The demolition, excavation, groundbreaking, construction and opening of a new multipurpose arena in downtown Mason City, set to open in December, has been nearly a year-long process.
When Mayor Bill Schickel led the groundbreaking event in February, he said that he wanted Mason City residents to come in from the cold and see what it looks like and "compare it 10 months from now when it's finished."
Since then, a lot has changed.
A new roof is now on the building. The facades are wholly different from when it was a JCPenney. Seating is in place, as are suites. And the scoreboard is up.
It looks like an arena.
But a lot when into getting to that point. Not just time but money as well.
The change orders
In addition to the over $14.9 million for the four distinct bid packages needed to make the arena materialize, there have been six bundles of work change orders over the past nine months that have totaled more than $1 million.
From April through July, there was one work change order a month as well as change orders in October and November. The largest totaled about $201,290 and addressed additional work for electrical, carbon monoxide detection, drywall and food service equipment. The smallest change order was about $50,000 to elevate a condenser, which is a necessary part of the refrigeration process, above the arena.
Work change orders
|Work changes||Order 1||Order 2||Order 3||Order 4||Order 5||Order 6|
|Cost||$152,530||$56,400||$127,100; $160,120||$57,650||$71,900; $201,290||$50,520; $100,805; $51,601|
|Work done||Floor depth modifications||Structural revisions, plumbing revisions, doors and frames and electrical, ceiling tile removal.||sewer work; footing and foundation mods||condenser changes||wall and stadia foundation revisions at the arena; electrical, carbon monoxide detection, drywall and food service equipment.||condenser work; ice plant work; floor coverings and framings|
That April work change order of $152,530 was approved to address rock elevation and design issues that impeded having a proper depth for the floor.
The May change order totaled $56,400 for: structural revisions, underground plumbing revisions, hollow metal doors and frames and underground electrical and Younkers ceiling tile removal.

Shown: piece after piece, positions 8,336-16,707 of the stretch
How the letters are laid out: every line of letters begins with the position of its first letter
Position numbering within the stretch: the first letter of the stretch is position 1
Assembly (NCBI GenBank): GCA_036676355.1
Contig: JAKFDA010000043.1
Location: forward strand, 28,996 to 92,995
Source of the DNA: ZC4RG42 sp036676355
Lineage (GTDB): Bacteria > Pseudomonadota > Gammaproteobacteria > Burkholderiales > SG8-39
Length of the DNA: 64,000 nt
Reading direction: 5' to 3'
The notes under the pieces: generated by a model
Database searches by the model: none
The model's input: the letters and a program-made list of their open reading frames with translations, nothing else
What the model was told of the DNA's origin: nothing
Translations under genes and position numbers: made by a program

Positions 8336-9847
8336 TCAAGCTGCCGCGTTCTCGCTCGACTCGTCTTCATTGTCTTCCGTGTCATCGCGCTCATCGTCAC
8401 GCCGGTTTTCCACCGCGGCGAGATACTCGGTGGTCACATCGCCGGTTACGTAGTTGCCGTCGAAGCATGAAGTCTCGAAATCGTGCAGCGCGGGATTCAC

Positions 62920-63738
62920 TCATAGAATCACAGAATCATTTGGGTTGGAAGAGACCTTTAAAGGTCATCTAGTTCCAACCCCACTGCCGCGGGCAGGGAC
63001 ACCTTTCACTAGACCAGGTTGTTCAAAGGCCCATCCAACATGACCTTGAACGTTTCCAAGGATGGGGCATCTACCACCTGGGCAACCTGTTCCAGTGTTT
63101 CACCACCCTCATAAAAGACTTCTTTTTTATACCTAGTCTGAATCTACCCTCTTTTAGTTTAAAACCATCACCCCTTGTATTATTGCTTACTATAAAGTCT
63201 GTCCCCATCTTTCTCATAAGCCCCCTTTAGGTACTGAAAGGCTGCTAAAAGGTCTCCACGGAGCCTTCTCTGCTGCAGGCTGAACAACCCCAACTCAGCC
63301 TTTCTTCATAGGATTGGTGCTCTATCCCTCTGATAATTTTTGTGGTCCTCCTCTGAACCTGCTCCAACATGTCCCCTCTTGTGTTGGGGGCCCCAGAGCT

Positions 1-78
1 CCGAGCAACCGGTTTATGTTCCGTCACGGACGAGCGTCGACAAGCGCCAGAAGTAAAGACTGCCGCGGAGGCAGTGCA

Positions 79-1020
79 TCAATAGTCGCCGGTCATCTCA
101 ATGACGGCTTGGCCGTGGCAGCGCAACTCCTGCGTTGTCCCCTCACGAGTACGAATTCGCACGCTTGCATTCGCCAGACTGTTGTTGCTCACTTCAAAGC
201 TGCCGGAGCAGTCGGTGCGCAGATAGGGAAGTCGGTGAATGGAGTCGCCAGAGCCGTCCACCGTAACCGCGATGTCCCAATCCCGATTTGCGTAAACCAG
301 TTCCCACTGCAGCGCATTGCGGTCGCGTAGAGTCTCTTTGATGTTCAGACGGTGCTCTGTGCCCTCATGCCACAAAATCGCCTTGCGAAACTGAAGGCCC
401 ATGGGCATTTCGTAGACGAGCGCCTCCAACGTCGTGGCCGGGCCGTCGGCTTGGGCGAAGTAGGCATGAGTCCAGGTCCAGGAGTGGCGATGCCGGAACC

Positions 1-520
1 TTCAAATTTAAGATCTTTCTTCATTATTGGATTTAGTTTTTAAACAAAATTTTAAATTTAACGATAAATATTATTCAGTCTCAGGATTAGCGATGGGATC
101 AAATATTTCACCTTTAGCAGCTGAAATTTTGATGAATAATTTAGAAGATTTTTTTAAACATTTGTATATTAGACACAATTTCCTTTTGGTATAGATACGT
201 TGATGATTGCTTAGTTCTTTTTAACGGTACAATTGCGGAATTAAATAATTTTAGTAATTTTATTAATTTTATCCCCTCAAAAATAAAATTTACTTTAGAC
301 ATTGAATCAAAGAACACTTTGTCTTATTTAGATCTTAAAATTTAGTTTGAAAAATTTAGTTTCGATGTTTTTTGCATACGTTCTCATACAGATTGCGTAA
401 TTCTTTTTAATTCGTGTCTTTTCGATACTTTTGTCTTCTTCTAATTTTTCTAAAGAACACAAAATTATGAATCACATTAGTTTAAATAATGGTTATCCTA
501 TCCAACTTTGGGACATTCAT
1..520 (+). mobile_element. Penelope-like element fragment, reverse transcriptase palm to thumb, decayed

Unexpected sanitary sewer and storm sewer utility work, related to a mislabeled pipe, necessitated a $127,100 work change in June. In that month, $160,120 was also needed for modifications on the footings and foundations.
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July's change order was for $57,650 to ensure that ice equipment and the building functioned properly, particularly the condenser stand.
October had two related orders filed in the same request to city council. One, for $71,900, addressed wall and stadia foundation revisions at the arena. The other was the work for $201,290.
Finally, in November, a bundle of three orders, totaling more than $200,000 was approved by the city council.
According to one study of over 12,000 projects, conducted by the Independent Project Analysis (IPA) group, on average, over 35 percent of all construction projects will have a major change order at some point during the process. So work change orders aren't wholly uncommon.
The issue with work change orders, particularly multiple change orders, is that they can affect project schedule, project budget and what Intergraph, who dove into the IPA study, calls "labor inefficiencies."
With the Mason City multipurpose arena work, each particular case was listed, in city council agendas, as being budgeted and within the contingency plan.
Still those totals are above estimates from 2017 which were for $12.55 million.
Funding is through through private grants, TIF money, Iowa Reinvestment Act funds and a local option sales tax, and a $500,000 pledge from Cerro Gordo County. At this time, Mason City Youth Hockey is also in its capital fundraising campaign which will help pay for various parts of the arena.
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